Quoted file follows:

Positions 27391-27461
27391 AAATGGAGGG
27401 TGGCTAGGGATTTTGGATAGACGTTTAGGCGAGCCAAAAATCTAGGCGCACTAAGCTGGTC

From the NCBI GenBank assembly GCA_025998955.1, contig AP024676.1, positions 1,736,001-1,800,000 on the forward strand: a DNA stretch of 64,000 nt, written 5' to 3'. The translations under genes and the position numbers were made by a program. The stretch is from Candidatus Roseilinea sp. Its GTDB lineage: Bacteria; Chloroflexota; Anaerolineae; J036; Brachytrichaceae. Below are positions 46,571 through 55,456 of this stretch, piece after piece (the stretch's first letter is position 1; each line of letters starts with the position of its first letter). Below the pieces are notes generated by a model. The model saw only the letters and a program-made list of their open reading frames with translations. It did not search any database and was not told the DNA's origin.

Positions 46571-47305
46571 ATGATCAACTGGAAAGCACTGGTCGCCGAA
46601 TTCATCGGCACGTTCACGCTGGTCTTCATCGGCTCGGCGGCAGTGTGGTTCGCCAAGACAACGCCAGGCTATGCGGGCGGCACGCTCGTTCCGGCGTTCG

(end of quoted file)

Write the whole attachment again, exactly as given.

Positions 27391-27461
27391 AAATGGAGGG
27401 TGGCTAGGGATTTTGGATAGACGTTTAGGCGAGCCAAAAATCTAGGCGCACTAAGCTGGTC

From the NCBI GenBank assembly GCA_025998955.1, contig AP024676.1, positions 1,736,001-1,800,000 on the forward strand: a DNA stretch of 64,000 nt, written 5' to 3'. The translations under genes and the position numbers were made by a program. The stretch is from Candidatus Roseilinea sp. Its GTDB lineage: Bacteria; Chloroflexota; Anaerolineae; J036; Brachytrichaceae. Below are positions 46,571 through 55,456 of this stretch, piece after piece (the stretch's first letter is position 1; each line of letters starts with the position of its first letter). Below the pieces are notes generated by a model. The model saw only the letters and a program-made list of their open reading frames with translations. It did not search any database and was not told the DNA's origin.

Positions 46571-47305
46571 ATGATCAACTGGAAAGCACTGGTCGCCGAA
46601 TTCATCGGCACGTTCACGCTGGTCTTCATCGGCTCGGCGGCAGTGTGGTTCGCCAAGACAACGCCAGGCTATGCGGGCGGCACGCTCGTTCCGGCGTTCG